The influence of noise type on the preferred setting of a noise reduction algorithm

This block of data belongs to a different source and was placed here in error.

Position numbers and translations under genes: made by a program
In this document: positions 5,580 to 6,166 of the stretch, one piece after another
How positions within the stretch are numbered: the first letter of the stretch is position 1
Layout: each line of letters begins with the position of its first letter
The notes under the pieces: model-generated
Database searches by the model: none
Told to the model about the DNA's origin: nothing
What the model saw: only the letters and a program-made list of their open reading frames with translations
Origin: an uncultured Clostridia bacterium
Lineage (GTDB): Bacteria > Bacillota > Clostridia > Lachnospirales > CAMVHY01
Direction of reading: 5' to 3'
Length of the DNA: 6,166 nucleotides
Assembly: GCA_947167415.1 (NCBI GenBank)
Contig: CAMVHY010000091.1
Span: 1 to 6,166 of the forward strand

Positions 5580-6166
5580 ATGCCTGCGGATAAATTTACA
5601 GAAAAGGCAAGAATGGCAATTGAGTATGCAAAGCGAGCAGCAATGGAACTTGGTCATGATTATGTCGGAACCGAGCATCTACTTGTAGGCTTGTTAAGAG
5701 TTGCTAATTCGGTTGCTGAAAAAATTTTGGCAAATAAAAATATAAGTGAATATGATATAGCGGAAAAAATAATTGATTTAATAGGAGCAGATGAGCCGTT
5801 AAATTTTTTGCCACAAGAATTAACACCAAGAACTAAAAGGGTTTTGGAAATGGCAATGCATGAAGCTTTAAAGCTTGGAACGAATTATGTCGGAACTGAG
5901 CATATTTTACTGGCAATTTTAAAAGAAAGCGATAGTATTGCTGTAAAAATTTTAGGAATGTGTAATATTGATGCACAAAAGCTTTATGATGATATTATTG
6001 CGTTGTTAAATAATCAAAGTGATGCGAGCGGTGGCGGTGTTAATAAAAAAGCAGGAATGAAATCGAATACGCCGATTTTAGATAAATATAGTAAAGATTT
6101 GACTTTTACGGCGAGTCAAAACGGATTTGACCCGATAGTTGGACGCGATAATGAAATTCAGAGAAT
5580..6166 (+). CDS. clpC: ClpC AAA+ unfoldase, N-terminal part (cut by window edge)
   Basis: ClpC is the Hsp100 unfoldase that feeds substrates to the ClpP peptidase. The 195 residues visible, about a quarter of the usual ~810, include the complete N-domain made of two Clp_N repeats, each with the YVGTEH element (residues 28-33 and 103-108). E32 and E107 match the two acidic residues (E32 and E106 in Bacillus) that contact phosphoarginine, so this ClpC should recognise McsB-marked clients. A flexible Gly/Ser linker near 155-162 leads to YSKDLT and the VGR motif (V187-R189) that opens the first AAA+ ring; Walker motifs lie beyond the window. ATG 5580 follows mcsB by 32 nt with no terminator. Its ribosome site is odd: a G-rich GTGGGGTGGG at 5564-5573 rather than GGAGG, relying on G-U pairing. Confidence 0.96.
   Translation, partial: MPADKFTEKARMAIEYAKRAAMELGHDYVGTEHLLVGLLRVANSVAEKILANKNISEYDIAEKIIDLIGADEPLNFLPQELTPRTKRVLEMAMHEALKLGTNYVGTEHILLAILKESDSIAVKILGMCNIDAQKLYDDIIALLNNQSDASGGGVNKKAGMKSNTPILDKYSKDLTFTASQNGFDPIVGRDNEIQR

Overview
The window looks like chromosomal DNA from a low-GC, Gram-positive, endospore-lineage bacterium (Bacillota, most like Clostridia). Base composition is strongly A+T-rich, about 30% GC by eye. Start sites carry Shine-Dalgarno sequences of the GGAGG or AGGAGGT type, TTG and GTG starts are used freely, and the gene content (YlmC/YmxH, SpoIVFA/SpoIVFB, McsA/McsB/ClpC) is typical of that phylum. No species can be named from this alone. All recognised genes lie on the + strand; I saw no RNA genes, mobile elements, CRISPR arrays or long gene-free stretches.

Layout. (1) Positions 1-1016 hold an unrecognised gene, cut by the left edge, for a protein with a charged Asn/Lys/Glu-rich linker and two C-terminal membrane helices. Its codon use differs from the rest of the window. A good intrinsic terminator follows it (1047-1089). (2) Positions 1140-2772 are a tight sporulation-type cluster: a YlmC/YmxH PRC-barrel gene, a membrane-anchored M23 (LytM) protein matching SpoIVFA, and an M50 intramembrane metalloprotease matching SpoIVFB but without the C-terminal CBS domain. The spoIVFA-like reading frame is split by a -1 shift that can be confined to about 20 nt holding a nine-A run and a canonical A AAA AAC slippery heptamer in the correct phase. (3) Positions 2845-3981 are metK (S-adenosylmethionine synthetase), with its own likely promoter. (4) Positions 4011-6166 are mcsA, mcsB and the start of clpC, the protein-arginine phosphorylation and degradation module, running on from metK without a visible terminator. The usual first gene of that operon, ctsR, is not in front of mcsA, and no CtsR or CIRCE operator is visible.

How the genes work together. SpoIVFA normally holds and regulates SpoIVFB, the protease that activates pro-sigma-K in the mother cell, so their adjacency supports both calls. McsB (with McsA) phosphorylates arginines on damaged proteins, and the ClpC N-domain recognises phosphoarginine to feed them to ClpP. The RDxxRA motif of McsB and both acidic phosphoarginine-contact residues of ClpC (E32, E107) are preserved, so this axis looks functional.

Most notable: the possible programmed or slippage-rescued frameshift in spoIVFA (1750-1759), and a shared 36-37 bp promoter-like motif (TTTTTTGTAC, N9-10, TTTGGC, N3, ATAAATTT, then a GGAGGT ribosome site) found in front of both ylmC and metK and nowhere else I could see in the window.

Despite the frequent application of noise reduction in hearing aids, there is little research on user preference for different settings of noise reduction. We therefore measured individual preference for noise reduction strength for speech that was embedded in background noise. In a laboratory experiment, three types of noise (speech shaped stationary noise, party babble, and traffic noise) were processed with two single- channel noise reduction algorithms. Ten normal-hearing and seven hearing-impaired subjects participated. The preference for strength of noise reduction differed between the noise types and this was consistent for the two different noise reduction algorithms. The inter-individual spread between hearing-impaired listeners was as large as between normal-hearing listeners and as a consequence we found no systematic differences between the groups. These results support earlier findings that an individual tuning of noise reduction parameters is important. Furthermore, the results suggest that it could be beneficial to adaptively change the setting of noise reduction in a hearing aid, depending on the type of background noise.
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